Lionel Sanders broke the Ironman World Record at Ironman Arizona in a time of 7:44:29, merely 5 weeks after his worst race of the year. His data from Stryd provides unique insights into his historic day.
Photo Credit: Philip Carnavale
(Phoenix, AZ) Lionel Sanders emerged from the water after 53+ minutes of swimming in 25th place. Next, after four hours and 112 miles in the saddle, Lionel entered the run in second place and within range of the Ironman World Record.
Lionel had been here before, however. Five weeks earlier, at the Ironman World Championship in Kona, Lionel used a strong bike to put himself into 13th place at T2. This was close enough that, with a strong run, he could have been in postion to stand on the podium.
Unfortunately, the run did not go as planned. Lionel’s endurance was not where it needed to be. His power profile from Kona shows that he averaged 320 watts and 6:25 min/mile for the first 10 miles, but only 250 watts and 8:20 min/mile for the final 16.
Humbled by the experience, Sanders used the next five weeks to log his 10 longest runs of the year. More than half of them longer than 16 miles. Next time, he would handle the distance.
Lionel had already swum three minutes and ridden 22 minutes faster in Arizona than he had in Kona. Despite the aggressive pace, and the memory of his poor marathon only five weeks earlier, Lionel showed no signs of slowing down.
Lionel’s power profile shows the power recorded by his Stryd foot pod. We see that he produced a great deal of power for a marathon – an average of 326 watts. By comparison, elite marathoner Patrick Smyth averaged just over 300 watts for his 2:16 Marathon in New York City. It also shows that Lionel’s power output steadily declined throughout the race. However, this decline had little variability – there were none of the large bursts of effort up and down hills that can expedite fatigue.
Over the first 5k, he averaged 348 watts running 5:45 min/mile – on pace for a 2:30 marathon! In Lionel Sanders’ blog he provides some perspective on his aggressive pace early on.
(Leading into Arizona) I definitely improved my endurance significantly, but it was not going to be enough to run a steady pace from start to finish. I decided that I would try and build up some fat, so that when my endurance did start to wane, I might still have a shot at getting under the time.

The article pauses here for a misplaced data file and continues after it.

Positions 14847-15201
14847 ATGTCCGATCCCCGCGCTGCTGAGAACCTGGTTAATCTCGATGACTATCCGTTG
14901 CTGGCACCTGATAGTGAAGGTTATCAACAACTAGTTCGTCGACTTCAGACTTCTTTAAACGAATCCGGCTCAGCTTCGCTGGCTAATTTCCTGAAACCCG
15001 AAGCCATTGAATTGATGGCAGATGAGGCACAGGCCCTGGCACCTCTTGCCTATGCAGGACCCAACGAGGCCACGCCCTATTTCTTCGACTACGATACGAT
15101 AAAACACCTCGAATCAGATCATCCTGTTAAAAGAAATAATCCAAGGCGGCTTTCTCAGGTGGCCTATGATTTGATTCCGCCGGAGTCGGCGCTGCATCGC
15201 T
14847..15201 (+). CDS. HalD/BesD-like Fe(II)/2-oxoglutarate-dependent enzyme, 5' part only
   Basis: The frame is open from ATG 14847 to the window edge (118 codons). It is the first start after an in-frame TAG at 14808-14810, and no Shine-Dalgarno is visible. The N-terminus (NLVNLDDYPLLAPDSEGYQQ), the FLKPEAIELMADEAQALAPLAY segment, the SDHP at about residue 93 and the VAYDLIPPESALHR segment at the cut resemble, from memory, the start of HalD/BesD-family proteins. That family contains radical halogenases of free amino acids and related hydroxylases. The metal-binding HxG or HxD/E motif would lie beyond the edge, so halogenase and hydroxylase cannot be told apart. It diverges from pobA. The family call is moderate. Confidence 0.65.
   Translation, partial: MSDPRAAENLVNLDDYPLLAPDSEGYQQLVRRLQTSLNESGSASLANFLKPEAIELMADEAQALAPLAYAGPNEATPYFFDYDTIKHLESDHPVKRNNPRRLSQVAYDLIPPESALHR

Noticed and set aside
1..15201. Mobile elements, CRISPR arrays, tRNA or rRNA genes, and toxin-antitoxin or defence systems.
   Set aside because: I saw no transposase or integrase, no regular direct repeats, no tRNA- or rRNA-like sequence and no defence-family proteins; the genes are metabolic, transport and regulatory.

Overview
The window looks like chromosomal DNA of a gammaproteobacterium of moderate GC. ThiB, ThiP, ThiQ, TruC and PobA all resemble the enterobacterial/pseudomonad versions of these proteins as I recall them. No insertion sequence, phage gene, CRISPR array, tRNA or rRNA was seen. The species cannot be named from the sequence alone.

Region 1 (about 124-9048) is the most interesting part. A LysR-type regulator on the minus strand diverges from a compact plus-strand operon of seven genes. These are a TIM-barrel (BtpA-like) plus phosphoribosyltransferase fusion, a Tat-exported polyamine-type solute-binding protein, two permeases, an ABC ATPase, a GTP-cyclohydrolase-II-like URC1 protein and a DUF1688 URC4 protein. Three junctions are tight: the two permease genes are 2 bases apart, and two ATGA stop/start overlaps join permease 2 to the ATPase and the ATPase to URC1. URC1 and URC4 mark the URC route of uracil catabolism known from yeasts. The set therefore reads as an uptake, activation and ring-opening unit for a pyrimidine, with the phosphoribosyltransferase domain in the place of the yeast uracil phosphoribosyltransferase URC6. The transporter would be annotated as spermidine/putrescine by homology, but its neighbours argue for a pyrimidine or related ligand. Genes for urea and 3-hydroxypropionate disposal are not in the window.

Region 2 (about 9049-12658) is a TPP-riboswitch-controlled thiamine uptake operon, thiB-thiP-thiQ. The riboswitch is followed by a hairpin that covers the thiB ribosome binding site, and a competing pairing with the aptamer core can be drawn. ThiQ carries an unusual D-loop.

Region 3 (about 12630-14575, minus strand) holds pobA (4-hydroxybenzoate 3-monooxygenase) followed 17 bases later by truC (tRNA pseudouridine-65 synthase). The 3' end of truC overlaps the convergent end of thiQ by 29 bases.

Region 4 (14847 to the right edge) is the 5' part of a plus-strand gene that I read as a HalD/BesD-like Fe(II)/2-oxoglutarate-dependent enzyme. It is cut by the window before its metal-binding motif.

As the race unfolded, the fatigue grew. Although Lionel had been focussing on building endurance and it had improved over the past month, the early effort was wearing on Sanders.
By 17 miles the wheels were starting to fall off. Another three miles passed and I was really starting to slow… I couldn’t imagine carrying on at the pace I was running for another 8 miles.
From miles 13-20, Lionel averaged 6:20 pace and 320 watts, a decline from the 5:50 pace and 343 watts he had averaged over the first 10k. The 20 mile mark is a significant one for a marathon, a barrier that is both physical and mental. The downward trend continued through mile 23 — he averaged 6:45 pace while holding 300 watts.
It was there, two miles from the finish, that he saw his fiancé Erin. She shouted some words of encouragement: “You’re still on pace! The record is yours if you want it!”
Erin’s words had penetrated my thick skull. I realized that if I did not pick up the pace, and give it everything I had for the final 3 miles, that I would regret it for the rest of my life… It hurt so much that I actually had to start yelling at myself out loud in order to keep the pace. “Come on! Come on!”
Over the final mile and half, Lionel screamed his way back to an average of 6:10 pace and 330 watts. He crossed the finish, tears in his eyes, in 2:42:31 as the new IRONMAN World Record holder.
In November, 2009, Sanders started training for his first Ironman — shortly after Craig (Crowie) Alexander won his second of three Ironman World Championships. Since then, a picture of Crowie crossing that line has been on Lionel’s wall — serving as inspiration. When Lionel crossed the line as the new world record holder for the Ironman – he did his best Crowie Alexander impersonation. Now he will surely serve as an inspiration to others as well.
Stryd is a wearable power meter that helps people run faster! It is available for $199 at stryd.com.
STRYD | Running with Power